The Fairmont Hotel in Washington, D.C., is abuzz with 105,000 new guests: Italian honeybees that have settled into their new home in hives atop the hotel’s roof. The bees will enhance the hotel’s culinary program by providing honey and pollinating the fresh herbs and edible flowers in the Fairmont’s interior courtyard garden.

Executive Sous Chef Ian Bens and Executive Pastry Chef Aron Weber, who share the responsibility of chief beekeeper, expect to retrieve 300 pounds of honey within in the first year. The honey collected from the Fairmont hives will be used in soups, salad dressings, pastries, ice cream and other offerings at Juniper, the hotel’s restaurant.

Aside from beewitching guests with sweet treats, the Fairmont Hotel’s choice to put hives on the rooftop helps support bee populations, which have suffered in recent years from colony collapse disorder and other problems.

"Many pollinating bees have disappeared due to habitat loss and pollution. Creating these new hives helps keep the bee population healthy and helps to ensure that plants are pollinated, which is also essential for insects, birds and animals to survive.  Eventually, The Fairmont hopes to use the honeycomb to create candles, soaps and even lip balm”, states Executive Sous Chef and Bee Keeper Ian Bens.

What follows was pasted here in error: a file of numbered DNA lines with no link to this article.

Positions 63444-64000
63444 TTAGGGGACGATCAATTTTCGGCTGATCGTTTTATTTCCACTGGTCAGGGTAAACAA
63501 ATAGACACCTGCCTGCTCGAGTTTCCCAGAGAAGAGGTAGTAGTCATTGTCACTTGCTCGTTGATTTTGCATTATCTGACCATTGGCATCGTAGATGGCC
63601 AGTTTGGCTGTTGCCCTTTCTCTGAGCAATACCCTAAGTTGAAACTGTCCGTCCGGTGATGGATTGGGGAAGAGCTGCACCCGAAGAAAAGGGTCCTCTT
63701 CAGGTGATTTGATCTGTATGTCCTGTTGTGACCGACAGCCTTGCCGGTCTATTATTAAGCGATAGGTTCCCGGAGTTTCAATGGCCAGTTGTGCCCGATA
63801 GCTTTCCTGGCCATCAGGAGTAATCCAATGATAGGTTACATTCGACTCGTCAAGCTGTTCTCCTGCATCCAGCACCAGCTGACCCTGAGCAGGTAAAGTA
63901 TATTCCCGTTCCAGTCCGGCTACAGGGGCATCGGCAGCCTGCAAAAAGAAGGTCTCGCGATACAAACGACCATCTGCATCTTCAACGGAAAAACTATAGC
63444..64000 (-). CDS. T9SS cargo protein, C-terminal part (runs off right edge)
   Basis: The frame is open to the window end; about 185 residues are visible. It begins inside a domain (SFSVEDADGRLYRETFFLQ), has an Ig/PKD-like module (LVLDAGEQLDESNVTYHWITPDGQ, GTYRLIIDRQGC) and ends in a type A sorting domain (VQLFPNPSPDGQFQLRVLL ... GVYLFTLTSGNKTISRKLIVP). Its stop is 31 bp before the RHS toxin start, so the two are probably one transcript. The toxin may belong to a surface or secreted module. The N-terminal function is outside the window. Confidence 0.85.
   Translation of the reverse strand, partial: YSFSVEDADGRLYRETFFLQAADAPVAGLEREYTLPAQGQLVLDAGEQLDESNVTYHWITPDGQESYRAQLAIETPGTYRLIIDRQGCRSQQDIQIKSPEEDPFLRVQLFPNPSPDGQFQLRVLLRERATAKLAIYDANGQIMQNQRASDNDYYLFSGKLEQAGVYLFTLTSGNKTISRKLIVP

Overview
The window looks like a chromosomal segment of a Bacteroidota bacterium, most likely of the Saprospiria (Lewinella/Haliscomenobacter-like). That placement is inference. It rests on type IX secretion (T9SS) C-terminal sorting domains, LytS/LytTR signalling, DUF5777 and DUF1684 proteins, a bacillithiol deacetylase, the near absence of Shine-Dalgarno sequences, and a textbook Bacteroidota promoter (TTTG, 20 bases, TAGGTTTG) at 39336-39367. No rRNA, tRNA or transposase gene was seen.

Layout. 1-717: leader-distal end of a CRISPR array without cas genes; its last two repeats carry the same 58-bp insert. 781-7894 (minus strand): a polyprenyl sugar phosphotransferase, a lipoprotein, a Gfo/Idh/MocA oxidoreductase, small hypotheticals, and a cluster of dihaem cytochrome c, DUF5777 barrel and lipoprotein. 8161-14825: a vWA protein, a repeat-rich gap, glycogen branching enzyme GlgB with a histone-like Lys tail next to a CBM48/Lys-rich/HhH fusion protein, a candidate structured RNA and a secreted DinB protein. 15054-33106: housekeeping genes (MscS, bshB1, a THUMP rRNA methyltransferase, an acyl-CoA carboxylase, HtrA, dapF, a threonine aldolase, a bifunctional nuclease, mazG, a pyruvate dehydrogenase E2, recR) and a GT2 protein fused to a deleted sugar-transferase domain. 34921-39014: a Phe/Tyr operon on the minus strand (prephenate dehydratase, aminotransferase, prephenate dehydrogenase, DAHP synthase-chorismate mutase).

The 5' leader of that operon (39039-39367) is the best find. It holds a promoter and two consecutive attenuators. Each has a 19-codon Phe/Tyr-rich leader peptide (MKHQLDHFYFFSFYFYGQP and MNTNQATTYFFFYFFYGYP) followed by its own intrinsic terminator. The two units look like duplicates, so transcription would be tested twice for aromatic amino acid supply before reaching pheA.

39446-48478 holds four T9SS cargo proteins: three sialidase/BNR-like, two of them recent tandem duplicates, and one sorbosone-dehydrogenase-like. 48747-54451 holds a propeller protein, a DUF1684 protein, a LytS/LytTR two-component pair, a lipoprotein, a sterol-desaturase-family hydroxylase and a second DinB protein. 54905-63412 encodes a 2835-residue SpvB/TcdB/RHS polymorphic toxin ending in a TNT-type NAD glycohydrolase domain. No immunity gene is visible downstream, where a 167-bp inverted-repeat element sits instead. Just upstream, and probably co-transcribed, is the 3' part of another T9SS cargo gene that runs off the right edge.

Here’s hoping the bees enjoy a relaxing yet productive stay at the Fairmont, and that this unbeelievably cool trend spreads to other hotels across the nation.

Fairmont Hotel in Washington D.C. checks in 105,000 honey bees
Cross-pollination of culinary benefits and environmentalism is sweet as honey.